Raja Utsav | Odisha | Festival
Odisha is also referred to as the land of Lord Jagannath. During this era, the state remains in a state of jubilation and celebration. There are 13 kinds of festivals celebrated in 12 months; Odisha celebrates every festival of different cultures the whole year. Raja festival is widely celebrated for three days during the middle of June, preferably starting from 14th June and ends on 16th.
During Summers, the blue sky seems dark and white, with patches of rain-bearing clouds moving here and there. The scorching rays of the Summer of April should settle down by the arrival of the South-West Monsoon within the first week of June through its tender drops. During this temperate weather, relief from the warmth, and the new hope for the following agricultural season Raja Parba is widely known. Hence, it's a festival of great importance for the people who depend on agricultural products for their living.
The word Raja in Odia means menstruation, and it's a conjecture that mother Earth goes for a three-day cycle during this era. These three days of the earth cycle end within the fourth day with Basmati Gaadhua, which suggests the washing of mother Earth. During this event, people worship mother Earth by bathing pieces of stone as reproduction and pray for a prosperous agricultural year within the days to return.
This ritual of celebrating the cycle of Mother Earth through the Raja festival is an acknowledgment of the very fact that society had no taboo regarding the menstruation of girls in past days. It had been treated as usual within the society where today women are kept in segregated places during their periods and aren't allowed to enter a temple treating them impure.
For many, the Raja festival is critical for its closeness to the agricultural class, and other people celebrate it for fun and merrymaking. On the other hand, we miss a more important message of girls' liberation that this festival signifies. It acknowledges the lady because it is made naturally and therefore freeing her from any burden of society. The festival features the name, Raja, meaning menstruation which is usually kept secret in many societies, results in a greater acceptance of genuine woman issues.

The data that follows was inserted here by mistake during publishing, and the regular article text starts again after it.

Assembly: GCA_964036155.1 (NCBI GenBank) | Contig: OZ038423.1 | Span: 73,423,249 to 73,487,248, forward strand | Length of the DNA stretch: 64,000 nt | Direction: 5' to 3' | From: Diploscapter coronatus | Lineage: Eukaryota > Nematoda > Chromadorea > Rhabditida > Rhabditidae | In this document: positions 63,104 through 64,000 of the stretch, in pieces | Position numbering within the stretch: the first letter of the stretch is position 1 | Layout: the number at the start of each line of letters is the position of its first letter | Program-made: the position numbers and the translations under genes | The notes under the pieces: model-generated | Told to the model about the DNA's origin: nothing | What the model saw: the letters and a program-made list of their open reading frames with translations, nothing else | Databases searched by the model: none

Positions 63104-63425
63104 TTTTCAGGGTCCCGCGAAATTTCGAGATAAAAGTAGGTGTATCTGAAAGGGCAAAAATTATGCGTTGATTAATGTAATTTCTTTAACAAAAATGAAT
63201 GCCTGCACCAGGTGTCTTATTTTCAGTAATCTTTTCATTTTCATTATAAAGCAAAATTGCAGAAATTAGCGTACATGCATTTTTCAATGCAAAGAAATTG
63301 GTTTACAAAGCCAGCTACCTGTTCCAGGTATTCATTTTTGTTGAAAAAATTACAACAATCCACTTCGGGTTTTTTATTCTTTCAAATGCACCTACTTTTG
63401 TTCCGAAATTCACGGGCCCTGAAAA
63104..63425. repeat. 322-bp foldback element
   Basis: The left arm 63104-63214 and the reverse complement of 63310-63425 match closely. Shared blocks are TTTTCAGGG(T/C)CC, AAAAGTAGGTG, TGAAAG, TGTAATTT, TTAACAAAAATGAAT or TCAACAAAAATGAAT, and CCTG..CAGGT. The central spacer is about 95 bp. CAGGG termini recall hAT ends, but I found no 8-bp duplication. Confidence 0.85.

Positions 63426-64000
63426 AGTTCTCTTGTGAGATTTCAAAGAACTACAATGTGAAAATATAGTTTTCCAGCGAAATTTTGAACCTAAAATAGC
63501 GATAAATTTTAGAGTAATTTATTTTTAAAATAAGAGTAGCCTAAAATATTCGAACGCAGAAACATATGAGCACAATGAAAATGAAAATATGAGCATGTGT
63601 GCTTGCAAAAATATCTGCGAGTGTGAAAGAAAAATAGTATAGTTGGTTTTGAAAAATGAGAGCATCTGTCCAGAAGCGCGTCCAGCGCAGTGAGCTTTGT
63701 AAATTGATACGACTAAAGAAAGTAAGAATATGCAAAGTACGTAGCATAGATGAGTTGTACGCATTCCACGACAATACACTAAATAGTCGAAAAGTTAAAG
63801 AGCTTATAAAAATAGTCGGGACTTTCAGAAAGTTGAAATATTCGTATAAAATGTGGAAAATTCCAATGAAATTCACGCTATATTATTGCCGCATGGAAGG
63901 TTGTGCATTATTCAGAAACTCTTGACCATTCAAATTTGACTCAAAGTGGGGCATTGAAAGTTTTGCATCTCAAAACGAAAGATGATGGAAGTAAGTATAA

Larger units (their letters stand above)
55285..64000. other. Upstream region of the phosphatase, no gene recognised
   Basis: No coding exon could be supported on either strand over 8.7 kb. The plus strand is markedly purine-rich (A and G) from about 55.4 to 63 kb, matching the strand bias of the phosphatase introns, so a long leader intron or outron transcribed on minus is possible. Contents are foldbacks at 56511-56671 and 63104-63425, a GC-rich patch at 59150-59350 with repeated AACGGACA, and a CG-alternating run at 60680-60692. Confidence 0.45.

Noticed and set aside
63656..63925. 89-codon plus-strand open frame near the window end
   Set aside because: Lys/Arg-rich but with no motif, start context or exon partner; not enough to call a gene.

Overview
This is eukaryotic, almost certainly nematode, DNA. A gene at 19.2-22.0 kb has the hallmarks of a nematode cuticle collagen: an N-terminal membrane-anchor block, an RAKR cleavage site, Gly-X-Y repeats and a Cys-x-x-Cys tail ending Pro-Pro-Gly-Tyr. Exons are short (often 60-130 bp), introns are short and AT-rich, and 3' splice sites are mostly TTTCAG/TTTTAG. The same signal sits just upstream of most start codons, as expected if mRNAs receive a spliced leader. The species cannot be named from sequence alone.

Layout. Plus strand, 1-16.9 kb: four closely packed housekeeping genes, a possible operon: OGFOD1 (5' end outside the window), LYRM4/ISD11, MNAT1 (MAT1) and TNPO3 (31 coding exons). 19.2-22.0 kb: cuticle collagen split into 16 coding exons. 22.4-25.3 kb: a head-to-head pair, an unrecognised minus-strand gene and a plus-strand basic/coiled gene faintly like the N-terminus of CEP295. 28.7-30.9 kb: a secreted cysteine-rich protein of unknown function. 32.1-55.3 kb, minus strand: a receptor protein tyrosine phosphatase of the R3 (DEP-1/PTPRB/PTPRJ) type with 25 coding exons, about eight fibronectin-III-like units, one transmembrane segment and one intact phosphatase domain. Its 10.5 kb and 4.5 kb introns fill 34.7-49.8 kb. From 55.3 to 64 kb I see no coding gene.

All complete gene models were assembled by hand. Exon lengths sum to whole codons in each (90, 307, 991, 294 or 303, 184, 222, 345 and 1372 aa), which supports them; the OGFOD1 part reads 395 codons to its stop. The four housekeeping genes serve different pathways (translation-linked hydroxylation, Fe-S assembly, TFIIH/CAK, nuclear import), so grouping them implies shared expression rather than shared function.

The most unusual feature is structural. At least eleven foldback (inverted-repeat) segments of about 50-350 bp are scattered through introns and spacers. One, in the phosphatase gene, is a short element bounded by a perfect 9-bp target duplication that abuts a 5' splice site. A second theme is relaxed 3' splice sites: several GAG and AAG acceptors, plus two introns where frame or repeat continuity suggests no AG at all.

This festival is only celebrated in Odisha. A lot of people outside Odisha are pretty unaware of any such festival.
But in a world where women's rights are sought, women's menstrual hygiene may be a severe issue; with 23 million girls dropping school in India thanks to it, this festival should be an eye-opener for several. Alongside all awareness campaigns, the celebration of this festival of Raja will improve the lady's menstrual hygiene and help liberate more and more women from societal taboo.
Facts and Rituals associated with Raja Festival:
The only festival within the world which celebrates womanhood and menstruation.
Mother earth menstruates for three days as Ashada Masa (rainy season) steps in.
The first day is Pahili Raja; the second is Mithuna Sankranti; the third day is Bhudaaha or Basi Raja.
The fourth day is named Vasumati snana, during which ladies bathe the grinding stone as a logo of Bhumi with turmeric paste and adore on flower sindoor etc.
Women wear new clothes and decorate themselves.
Women are given an opportunity from household work, spend time on swings, play indoor and outdoor games, and eat delicious food.
Odisha stands bent to celebrate the cycle, standing out and saying that ladies aren't impure during their periods.
Last year, the district administration in Keonjhar, where the Raja festival is widely known on a much bigger scale, banned all congregations associated with the occasion.
How it's Celebrated:
Every day of this festival celebrated within June features a different significance. The primary day is named "Pahili Raja, "or the primary day of Raja. The second day is Mithun Sankranti; the third day is called 'Bhu Daha,' or Basi Raja. The fourth day, i.e., the Judgment Day of the festival, is named Vasumati Snan. In this, women need to bathe and decorate. In some parts, women even have to grind turmeric, and therefore the Earth is being worshipped. All types of fruits are being offered. The day is named Sajabja, where preparations for this festival happen. The kitchen and, therefore, the entire home are cleaned. All the spices are kept separately. During these three days, women don't need to attend the kitchen. However, as per the rituals on the first day, the ladies rise before dawn, wash their hair, anoint their bodies with turmeric paste and oil, and then take the purificatory bath during a river or tank. In Particular, bathing for the remaining two days is prohibited. Women need to wear Alta. Jewelry has got to be worn alongside new clothes. During all the three consecutive days, they're seen within the better of dresses and decorations, eating cakes and rich food at the homes of friends and relatives, spending long free hours.